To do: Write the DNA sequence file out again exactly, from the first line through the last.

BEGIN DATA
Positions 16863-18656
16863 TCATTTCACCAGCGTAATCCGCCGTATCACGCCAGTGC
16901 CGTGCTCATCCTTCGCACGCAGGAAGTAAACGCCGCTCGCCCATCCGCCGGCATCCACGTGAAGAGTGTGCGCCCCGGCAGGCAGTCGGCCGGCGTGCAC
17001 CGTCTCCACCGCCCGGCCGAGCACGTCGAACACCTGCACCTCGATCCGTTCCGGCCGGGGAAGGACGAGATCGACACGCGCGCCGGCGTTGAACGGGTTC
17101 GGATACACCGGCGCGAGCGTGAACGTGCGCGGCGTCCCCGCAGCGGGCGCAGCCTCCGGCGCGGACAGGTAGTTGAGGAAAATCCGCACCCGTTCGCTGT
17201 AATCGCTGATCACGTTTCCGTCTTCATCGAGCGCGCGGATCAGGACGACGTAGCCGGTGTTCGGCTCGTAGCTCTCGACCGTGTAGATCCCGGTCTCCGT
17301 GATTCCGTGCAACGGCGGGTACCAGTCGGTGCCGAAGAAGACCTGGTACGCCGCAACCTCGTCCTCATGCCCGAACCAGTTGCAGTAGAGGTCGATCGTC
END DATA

Positions 16863-18656
16863 TCATTTCACCAGCGTAATCCGCCGTATCACGCCAGTGC
16901 CGTGCTCATCCTTCGCACGCAGGAAGTAAACGCCGCTCGCCCATCCGCCGGCATCCACGTGAAGAGTGTGCGCCCCGGCAGGCAGTCGGCCGGCGTGCAC
17001 CGTCTCCACCGCCCGGCCGAGCACGTCGAACACCTGCACCTCGATCCGTTCCGGCCGGGGAAGGACGAGATCGACACGCGCGCCGGCGTTGAACGGGTTC
17101 GGATACACCGGCGCGAGCGTGAACGTGCGCGGCGTCCCCGCAGCGGGCGCAGCCTCCGGCGCGGACAGGTAGTTGAGGAAAATCCGCACCCGTTCGCTGT
17201 AATCGCTGATCACGTTTCCGTCTTCATCGAGCGCGCGGATCAGGACGACGTAGCCGGTGTTCGGCTCGTAGCTCTCGACCGTGTAGATCCCGGTCTCCGT
17301 GATTCCGTGCAACGGCGGGTACCAGTCGGTGCCGAAGAAGACCTGGTACGCCGCAACCTCGTCCTCATGCCCGAACCAGTTGCAGTAGAGGTCGATCGTC